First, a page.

They said he turned a stone house on school property into a sort of Plato's Youth Retreat, stocking it with vast amounts of liquor for parties, encouraging under-age couples to use it as a love nest.
At the center of Father Nugent's circle, Ms. Gallagher said, was her older brother Patrick, who was probably 12 when Father Nugent met him at a youth camp the priest ran in Ellenville, N.Y.
Ms. Gallagher said that Father Nugent lavished tens of thousands of the Salesians' dollars on Patrick, one of seven children of a perennially broke alcoholic single mother, paying for anything he wanted, like a trip to Europe, motel rooms for trysts with his girlfriends and endless beer.
Susan, four years younger than Patrick, was also on Father Nugent's A-list. She says he took her shopping often, bought her dinner at fancy restaurants and gave her hundreds of dollars to buy marijuana for herself and her friends, stuffing tightly folded bills into her pants pockets.
For Patrick, the price of this largesse was years of sexual abuse, Ms. Gallagher said. When Susan turned 14, she said, Father Nugent, a short, roly-poly man, started in on her, making her perform oral sex on him.
Patrick's older brother, Brendan, 48, who owns a bar and lives in New Orleans, said Father Nugent molested him once, too.
Over time, Ms. Gallagher said, Father Nugent lost interest in her, but not in Patrick. Eventually, Brendan said, Patrick began pushing Father Nugent away, but in 1980, while drunk, he drove a car owned by the Salesians into a pond and died. He was 25.
In 1994, long after the deadline for filing criminal charges, Ms. Gallagher finally told the Salesians about Father Nugent's abuse of Patrick. They removed him as director of a youth retreat in Ipswich, Mass., sent him to rehabilitation and paid for Ms. Gallagher's psychotherapy.
But in 1998, Ms. Gallagher learned that the Salesians had put Father Nugent in charge of the finances of a youth camp in Newton, N.J. Enraged, she told them about her own abuse and started legal action. The Salesians quickly settled with her.
Meanwhile, Father Nugent continued to live at the Salesian residence in Orange, N.J., teaching theology to college-age seminarians. Last year Ms. Gallagher learned that he had been asked to say a novena -- nine days of prayers and religious devotions -- near Scranton, Pa.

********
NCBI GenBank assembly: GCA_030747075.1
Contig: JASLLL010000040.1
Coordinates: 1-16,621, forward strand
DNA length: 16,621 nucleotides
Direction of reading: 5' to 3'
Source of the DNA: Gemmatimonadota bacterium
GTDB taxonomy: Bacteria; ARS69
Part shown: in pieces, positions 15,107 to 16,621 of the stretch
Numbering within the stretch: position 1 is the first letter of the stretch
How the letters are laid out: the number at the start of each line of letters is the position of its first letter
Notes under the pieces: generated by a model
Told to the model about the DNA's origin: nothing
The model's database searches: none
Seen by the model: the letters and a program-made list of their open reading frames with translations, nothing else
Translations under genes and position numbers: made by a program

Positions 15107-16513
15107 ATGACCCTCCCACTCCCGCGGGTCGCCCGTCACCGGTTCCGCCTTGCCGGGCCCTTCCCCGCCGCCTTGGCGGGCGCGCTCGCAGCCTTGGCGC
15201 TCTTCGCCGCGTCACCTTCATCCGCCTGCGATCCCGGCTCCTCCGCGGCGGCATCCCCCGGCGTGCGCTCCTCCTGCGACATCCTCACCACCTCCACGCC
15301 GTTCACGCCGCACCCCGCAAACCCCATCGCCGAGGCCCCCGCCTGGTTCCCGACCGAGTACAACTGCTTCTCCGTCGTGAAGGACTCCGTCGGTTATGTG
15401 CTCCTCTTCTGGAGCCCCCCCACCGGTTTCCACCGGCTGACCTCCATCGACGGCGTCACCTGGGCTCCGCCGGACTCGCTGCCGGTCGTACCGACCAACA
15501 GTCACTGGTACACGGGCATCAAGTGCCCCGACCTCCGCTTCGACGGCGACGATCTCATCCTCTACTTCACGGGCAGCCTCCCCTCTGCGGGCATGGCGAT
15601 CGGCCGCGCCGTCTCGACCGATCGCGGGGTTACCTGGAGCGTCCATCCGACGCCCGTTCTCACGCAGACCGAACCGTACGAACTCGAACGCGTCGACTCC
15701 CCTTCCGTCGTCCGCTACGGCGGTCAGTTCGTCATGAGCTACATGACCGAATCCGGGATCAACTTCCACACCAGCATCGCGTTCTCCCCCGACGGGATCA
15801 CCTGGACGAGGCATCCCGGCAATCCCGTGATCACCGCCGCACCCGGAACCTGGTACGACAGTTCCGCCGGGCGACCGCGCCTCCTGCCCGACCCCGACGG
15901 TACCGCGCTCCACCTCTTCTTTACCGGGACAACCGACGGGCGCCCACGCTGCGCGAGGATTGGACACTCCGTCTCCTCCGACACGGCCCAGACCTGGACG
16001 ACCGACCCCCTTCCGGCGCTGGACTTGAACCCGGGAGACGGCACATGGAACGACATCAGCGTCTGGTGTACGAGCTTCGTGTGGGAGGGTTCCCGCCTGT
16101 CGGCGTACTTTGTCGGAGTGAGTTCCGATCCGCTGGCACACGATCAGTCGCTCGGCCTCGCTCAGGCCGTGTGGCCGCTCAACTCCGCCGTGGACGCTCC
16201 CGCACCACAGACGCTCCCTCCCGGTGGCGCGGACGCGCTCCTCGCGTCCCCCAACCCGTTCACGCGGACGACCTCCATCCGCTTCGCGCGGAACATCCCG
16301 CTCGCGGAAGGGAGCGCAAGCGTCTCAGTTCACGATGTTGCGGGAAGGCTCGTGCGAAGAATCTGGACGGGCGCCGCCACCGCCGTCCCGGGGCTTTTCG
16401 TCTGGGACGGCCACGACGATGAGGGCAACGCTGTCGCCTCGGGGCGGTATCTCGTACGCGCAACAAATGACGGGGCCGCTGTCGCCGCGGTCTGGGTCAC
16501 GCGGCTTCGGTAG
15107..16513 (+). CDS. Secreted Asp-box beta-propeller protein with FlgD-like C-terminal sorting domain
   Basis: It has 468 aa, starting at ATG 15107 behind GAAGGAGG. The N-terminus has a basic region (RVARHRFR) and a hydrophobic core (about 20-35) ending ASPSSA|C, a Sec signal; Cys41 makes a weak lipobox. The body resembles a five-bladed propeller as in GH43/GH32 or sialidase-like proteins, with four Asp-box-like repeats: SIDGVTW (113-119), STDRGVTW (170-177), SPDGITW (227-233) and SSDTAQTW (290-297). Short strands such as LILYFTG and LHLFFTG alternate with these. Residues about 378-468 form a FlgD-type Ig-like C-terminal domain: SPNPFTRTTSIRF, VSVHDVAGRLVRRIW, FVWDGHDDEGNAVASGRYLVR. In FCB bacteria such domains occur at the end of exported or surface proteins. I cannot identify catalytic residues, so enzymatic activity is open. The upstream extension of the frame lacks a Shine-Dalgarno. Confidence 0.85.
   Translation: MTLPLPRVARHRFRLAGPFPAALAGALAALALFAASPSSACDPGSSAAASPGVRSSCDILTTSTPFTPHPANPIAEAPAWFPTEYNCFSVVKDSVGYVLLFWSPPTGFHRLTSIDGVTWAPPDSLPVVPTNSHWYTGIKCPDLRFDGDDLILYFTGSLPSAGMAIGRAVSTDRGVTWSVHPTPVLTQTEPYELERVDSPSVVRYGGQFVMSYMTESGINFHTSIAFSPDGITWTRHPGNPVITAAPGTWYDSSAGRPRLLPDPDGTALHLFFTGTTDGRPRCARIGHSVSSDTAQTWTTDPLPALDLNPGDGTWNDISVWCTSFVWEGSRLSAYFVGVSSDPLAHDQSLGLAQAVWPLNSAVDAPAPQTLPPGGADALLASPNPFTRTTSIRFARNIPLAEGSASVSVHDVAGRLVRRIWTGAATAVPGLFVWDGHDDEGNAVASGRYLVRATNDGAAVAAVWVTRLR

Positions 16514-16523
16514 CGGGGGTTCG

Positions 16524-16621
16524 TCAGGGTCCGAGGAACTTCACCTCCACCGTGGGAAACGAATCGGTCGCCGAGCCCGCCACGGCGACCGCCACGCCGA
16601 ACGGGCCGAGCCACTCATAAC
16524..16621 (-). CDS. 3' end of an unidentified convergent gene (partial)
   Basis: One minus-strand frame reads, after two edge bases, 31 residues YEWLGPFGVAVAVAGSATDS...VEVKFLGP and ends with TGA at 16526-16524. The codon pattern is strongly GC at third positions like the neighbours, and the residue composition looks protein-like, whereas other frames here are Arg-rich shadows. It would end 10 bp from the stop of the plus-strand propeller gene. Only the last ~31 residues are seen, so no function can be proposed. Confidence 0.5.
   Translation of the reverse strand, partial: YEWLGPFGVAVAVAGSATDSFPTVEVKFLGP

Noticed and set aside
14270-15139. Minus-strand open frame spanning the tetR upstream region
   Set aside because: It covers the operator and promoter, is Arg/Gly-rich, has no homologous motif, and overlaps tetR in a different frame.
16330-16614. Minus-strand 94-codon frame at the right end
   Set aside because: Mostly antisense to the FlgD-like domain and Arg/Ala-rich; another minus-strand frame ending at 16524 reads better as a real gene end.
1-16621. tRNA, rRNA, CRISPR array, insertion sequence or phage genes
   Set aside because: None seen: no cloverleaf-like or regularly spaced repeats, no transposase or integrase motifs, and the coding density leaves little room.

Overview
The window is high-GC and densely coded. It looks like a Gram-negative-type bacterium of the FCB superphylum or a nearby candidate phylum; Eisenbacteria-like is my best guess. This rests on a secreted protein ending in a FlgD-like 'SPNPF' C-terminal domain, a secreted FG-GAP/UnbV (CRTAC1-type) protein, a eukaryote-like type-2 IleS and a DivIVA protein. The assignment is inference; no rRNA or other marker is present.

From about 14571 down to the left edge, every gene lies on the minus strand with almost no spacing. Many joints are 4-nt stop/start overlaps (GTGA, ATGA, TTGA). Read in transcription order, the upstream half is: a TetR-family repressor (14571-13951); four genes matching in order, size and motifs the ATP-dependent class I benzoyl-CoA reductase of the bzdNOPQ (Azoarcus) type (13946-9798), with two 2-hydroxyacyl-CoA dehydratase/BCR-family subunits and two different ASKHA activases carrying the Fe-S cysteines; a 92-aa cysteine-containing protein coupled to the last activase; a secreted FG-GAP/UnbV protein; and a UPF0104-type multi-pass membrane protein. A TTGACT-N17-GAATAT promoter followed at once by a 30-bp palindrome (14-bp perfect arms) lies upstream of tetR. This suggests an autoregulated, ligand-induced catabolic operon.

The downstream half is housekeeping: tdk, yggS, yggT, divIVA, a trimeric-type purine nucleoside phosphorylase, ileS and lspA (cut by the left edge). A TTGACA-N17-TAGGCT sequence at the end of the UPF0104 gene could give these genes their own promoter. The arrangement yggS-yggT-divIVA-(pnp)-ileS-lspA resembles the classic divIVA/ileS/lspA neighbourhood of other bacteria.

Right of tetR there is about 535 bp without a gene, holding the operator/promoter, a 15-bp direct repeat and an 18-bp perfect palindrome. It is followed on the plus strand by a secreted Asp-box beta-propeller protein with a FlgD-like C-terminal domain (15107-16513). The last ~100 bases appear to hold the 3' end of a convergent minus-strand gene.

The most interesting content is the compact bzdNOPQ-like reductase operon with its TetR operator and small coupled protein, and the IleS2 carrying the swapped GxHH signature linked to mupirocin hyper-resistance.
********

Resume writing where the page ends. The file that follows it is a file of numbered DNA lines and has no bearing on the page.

The Salesians, Ms. Gallagher believed, just didn't get it. "Imagine that a predator raped your daughter over a 10-year period," she wrote to Mr. Beran, the lawyer, in February. "How would you feel if you had to see that rapist placed on the altar year after year, provided with a position of religious honor, and selected to serve as a spiritual guide for younger priests?"
Shortly thereafter, the Salesians removed Father Nugent from the seminarians' residence. They will not disclose his present whereabouts, but one of their lawyers, Seth Taube, said, "He has been placed, without a car, in a location that is not near any youth facility, under the constant supervision of two other Salesians who are under instructions that he's not to go out."
As for Ms. Gallagher, she is not sure what to feel now.
On the one hand, she said, the apology lifted some of the burden that
victims always feel -- that they are somehow to blame. On the other hand,
she said, "it seems like they're only trying to cover themselves,
and because they were finally left with no other choice. All around, what
victims everywhere have faced for years on end is stonewalling and refusal.
So this change is abrupt and profound, and somewhat mysterious. And not
in a religious or spiritual way."